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Why willpower doesn’t work and what you need instead

I’ve recently been reading the refreshing book, Why Willpower Doesn’t Work, by blogger and psychologist, Benjamin P Hardy. It’s a short book, to the point and well-structured so that from the outset he’s into the meat of his argument.

  • desire it
  • be willing to invest in it
  • align your environment with your desire
  • own them — these are not secret fantasies that you’ve never whispered outloud, but clear aims. Even better if you make yourself accountable to someone for achieving them.
  • plan them — you need a timeline, not a vague sense of sometime, someday
  • nurture them — this is the vital key for Hardy — that you remove anything from environment that opposes your goal

What is the right environment?

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Photo by Nick Hillier on Unsplash

1. an enriched environment

Hardy considers that high stress environments work for productivity, but that short intense bursts also mean that we require high recovery environments. In short, it’s not about one static environment, but doing certain activties in the most optimised places. Both the high stress and high recovery environments are what Hardy terms ‘enriched environments’ where you are either ‘fully on’ or ‘fully off’.

  • And you need time (a great deal of time) for rejuvenation
  • You need to full engagement and to be present to each environment.

2. rotating environments

Hardy proposes having different environments for different behaviours. He uses a case study of someone with two homes in diffferent locations, one for work, the other for rejevination, but you don’t need an extra mortgage.

Using outside environments to make powerful decisions

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Photo by Filip Varga on Unsplash
  • walk
  • listen to music
  • workout
  • meditate
  • how far you’ve come
  • what is happening in your life
  • what you are grateful for
  • where you are not showing up in your life
  • the key changes you need to make
  • your frustrations or why you’ve struggled to make certain changes.

Staying on course

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Photo by Estée Janssens on Unsplash
  • wins
  • what didn’t go well
  • significant events
  • plans
  • what you’ve learnt and how you’ll use it
  • bigger picture goals
  • proximal goals (1–6 months)
  • to dos for next week
  • puts you into a peak state to achieve dreams
  • frames what want to do that da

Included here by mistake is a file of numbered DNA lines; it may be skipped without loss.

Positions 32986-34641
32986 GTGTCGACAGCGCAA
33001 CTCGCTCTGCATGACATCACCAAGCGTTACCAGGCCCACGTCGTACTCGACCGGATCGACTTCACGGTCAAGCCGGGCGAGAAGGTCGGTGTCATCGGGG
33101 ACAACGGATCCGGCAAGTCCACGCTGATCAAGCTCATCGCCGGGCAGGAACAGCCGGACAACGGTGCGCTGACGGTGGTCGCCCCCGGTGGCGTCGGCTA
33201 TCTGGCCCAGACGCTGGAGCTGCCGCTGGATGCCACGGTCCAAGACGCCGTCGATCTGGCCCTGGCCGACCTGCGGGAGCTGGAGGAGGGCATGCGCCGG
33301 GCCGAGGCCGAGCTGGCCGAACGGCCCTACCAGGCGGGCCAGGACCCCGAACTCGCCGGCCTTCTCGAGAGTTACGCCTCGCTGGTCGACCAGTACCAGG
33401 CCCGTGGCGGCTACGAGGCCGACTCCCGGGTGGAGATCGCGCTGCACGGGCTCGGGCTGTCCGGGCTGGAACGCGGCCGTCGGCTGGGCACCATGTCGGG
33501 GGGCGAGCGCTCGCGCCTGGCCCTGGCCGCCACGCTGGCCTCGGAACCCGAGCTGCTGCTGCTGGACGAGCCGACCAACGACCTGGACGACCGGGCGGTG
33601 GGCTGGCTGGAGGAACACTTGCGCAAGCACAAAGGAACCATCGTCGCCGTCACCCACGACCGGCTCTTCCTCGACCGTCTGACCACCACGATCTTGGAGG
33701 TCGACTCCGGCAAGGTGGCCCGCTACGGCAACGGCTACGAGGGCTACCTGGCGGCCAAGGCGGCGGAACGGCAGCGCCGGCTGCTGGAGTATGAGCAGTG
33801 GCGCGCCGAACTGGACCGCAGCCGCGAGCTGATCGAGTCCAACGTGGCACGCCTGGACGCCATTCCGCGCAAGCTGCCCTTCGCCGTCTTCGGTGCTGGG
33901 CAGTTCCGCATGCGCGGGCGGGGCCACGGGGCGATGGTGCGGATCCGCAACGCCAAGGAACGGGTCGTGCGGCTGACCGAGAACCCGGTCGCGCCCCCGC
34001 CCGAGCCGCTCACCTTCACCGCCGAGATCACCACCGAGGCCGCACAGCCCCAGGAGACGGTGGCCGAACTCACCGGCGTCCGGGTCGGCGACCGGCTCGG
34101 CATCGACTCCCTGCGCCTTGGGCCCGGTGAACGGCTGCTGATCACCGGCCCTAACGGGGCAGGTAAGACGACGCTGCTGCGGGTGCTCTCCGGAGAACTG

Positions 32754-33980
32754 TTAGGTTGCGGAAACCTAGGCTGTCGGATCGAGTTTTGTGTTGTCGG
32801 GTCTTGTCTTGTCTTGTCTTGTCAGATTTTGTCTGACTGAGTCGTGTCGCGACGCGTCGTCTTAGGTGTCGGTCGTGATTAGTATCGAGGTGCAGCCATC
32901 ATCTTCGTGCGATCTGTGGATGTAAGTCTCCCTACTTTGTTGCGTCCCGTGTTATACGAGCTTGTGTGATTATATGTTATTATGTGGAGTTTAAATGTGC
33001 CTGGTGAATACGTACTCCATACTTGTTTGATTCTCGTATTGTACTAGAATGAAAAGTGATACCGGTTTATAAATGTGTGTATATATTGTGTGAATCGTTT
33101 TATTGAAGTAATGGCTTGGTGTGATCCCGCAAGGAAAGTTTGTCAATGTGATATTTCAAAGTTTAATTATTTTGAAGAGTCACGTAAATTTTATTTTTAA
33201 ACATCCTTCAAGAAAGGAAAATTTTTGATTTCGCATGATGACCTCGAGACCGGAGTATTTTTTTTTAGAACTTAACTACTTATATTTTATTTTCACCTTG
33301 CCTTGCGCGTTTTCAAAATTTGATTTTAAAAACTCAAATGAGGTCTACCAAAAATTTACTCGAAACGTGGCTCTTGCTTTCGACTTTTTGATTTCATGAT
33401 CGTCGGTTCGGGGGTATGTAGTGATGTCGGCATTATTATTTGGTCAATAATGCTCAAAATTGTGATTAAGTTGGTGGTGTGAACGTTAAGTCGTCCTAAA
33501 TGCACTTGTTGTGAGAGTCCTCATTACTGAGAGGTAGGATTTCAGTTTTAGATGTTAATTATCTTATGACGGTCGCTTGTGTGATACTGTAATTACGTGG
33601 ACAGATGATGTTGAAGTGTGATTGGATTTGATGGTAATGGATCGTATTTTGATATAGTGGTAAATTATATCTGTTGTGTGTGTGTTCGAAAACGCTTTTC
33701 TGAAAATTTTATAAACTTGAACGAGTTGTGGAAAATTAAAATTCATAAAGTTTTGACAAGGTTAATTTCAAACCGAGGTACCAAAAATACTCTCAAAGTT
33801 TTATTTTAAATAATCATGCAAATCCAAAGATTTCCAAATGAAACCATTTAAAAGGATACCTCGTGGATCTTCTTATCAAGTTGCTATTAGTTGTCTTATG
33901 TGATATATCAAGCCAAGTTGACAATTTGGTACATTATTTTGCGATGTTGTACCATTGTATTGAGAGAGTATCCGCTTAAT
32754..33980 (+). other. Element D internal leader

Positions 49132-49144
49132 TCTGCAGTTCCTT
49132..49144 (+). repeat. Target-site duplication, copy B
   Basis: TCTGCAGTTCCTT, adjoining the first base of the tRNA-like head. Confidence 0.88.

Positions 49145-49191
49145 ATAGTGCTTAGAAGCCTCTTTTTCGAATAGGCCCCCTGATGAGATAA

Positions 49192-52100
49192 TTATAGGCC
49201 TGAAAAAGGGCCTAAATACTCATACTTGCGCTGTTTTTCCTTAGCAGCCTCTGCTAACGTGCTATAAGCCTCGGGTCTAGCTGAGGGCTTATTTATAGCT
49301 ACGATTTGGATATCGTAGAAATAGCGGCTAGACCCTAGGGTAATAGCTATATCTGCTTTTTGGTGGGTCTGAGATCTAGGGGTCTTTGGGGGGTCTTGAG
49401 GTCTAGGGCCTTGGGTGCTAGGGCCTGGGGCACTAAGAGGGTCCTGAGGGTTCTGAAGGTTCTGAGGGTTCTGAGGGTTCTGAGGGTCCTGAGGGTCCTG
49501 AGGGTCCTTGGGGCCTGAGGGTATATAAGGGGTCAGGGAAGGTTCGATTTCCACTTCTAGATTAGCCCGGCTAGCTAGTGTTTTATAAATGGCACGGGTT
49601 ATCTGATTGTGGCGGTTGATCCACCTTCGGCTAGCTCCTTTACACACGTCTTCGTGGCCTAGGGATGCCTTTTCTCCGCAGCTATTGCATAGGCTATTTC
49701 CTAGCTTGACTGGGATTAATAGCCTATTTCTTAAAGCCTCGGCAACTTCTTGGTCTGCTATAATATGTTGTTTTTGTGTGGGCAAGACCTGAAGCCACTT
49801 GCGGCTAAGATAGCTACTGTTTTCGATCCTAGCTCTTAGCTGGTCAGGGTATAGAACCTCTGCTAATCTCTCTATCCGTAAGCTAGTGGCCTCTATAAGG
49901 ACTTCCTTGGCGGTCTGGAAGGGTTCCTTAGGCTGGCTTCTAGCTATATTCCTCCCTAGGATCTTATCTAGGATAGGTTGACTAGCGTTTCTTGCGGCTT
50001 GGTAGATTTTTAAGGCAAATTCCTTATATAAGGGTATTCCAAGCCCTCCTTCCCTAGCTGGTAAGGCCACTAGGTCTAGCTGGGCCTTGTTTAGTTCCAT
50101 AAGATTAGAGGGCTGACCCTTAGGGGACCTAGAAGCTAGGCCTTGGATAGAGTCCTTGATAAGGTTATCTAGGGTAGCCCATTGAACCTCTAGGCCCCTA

• makes you live proactively to avoid self sabotage
  • makes you aware of your goals

Uncommitting

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Photo by Elli O. on Unsplash
  • cooking from scratch X times per week
  • doing yoga/exercise X times per week
  • walking X steps per day …
  • 40 hours work
  • 10–15 minutes of Facebook per day
  • spending limits
  • eating (out) limits …

Eliminate distractions

They are quick dopamine fixes that sap your energy so get rid of some apps and have times when you switch off your phone.

Eliminate options

Once you know what you want, stressing over paths not taken is a way to stand still. Know your direction and head there:

Eliminate people

Some people suck all your energy out or refuse to let you change. They may be integral to your life, but you need to find ways to distance their influence.

Eliminate working memory

Hardy notes that you short term memory is finite. Instead of trying to hold it all, write down your insights fast. Similarly, when you need to let someone know something, do it now — be clear, timely and straightforward.

Unplug from work

Few of us can eliminate work, or would want to, but you do need periods of down time and rejuvenation.

Use distraction

We all have habits we want to break and Hardy advises using distraction rather than willpower. The trick is to find yourself some implementation intentions. Simply, this is something you can do to divert yourself from something you don’t want to do, for example:

  • If I want sugary snacks I’ll go for a walk around the block instead

A positive view

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Photo by Bolun Yan on Unsplash
  • reflecting on them
  • synthesising the learning
  • doing something towards attaining the idea
  • experiencing the results

A Collaborative Approach

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Photo by Mike Erskine on Unsplash
  • motivationally you need to know what you want, your ‘why’
  • behaviourally you need to shape an environment that works for you not against you

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Written by

Editor, author, feminist & part-time nomad. Helping others develop their writing life and practice. Blog @ https://janfortune.com/

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